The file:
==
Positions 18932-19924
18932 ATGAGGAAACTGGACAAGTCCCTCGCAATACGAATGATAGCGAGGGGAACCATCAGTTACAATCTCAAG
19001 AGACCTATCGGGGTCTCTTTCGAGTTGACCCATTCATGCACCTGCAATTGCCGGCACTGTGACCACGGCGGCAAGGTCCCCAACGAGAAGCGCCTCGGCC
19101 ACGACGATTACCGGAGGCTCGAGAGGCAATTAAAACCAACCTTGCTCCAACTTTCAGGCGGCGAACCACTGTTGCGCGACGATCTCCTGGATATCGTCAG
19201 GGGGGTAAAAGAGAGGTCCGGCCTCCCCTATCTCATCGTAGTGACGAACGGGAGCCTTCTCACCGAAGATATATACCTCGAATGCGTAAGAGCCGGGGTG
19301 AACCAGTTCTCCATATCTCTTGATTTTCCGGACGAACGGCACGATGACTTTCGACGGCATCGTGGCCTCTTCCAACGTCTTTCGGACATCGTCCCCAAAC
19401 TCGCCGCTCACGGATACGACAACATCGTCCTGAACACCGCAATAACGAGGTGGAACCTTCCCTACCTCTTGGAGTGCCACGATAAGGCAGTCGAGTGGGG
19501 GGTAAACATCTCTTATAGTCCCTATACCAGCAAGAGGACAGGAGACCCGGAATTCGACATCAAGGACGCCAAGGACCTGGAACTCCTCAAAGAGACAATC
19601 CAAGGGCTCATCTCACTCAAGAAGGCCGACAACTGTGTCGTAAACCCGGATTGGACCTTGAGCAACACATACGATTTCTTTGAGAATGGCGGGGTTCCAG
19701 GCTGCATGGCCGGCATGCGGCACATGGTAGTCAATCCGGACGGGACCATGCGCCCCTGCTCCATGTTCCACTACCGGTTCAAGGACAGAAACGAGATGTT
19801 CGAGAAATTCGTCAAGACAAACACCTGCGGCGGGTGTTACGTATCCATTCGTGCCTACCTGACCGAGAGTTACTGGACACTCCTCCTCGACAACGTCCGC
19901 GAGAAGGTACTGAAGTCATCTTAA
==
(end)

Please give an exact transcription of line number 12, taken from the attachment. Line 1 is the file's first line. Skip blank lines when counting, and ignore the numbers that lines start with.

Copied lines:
19901 GAGAAGGTACTGAAGTCATCTTAA